The Sciences

A Closer Look at the World's First Pregnant Egyptian Mummy

Only after a round of X-rays and CT scans did researchers discover that the 2,000 year old remains were not what they first appeared.

By Marisa SloanApr 2, 2022 6:00 AM
Pregnant mummy
(Credit: WARSAW MUMMY PROJECT/ALEKSANDER LEYDO)

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This story was originally published in our May/June 2022 issue as "Who's Your Mummy?" Click here to subscribe to read more stories like this one.


This ancient Egyptian mummy — long thought by researchers at Poland’s National Museum in Warsaw to be a male priest — kept its identity under wraps for nearly two centuries. Only after a recent round of X-rays and CT scans did scientists discover that the specimen is the world’s first-known pregnant mummy.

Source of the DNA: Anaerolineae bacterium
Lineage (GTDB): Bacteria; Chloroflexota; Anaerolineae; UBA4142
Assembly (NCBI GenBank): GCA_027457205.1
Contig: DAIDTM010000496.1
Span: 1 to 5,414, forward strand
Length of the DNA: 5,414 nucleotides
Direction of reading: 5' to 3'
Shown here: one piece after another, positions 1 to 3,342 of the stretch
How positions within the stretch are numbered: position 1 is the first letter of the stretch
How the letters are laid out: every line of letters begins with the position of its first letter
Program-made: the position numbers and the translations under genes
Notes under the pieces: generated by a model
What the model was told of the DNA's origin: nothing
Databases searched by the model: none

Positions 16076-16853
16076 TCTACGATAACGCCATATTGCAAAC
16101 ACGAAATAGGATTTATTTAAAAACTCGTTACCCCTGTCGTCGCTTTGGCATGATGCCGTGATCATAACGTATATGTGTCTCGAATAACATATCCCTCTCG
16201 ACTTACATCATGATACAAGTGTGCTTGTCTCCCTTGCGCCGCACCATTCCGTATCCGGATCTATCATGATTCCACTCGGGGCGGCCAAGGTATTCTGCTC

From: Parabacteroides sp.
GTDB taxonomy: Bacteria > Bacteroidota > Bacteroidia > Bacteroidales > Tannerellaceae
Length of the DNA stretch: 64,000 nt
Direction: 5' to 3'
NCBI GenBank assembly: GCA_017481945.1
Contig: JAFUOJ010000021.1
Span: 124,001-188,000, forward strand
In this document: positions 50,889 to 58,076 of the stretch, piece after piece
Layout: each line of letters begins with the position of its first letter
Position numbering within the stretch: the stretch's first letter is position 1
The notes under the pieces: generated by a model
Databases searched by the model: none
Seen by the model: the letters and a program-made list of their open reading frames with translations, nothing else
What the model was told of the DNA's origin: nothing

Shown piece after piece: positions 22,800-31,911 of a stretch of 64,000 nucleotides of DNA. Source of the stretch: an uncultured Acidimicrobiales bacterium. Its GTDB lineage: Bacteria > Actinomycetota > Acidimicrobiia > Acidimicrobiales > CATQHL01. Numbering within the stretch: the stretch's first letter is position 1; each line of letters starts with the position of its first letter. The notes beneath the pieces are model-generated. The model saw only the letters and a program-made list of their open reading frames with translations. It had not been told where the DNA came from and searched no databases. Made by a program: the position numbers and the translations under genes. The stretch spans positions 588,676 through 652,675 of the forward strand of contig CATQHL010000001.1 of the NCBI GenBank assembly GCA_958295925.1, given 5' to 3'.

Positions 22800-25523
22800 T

The high-status woman died between the ages of 20 and 30 and was likely embalmed in Thebes during the first century B.C., according to a study published in the Journal of Archaeological Science last spring. Why the fetus, estimated to be 26 to 30 weeks old, was not extracted and mummified separately remains a mystery. It could, however, shed light on who the ancient Egyptians believed capable of traveling to the afterlife. 

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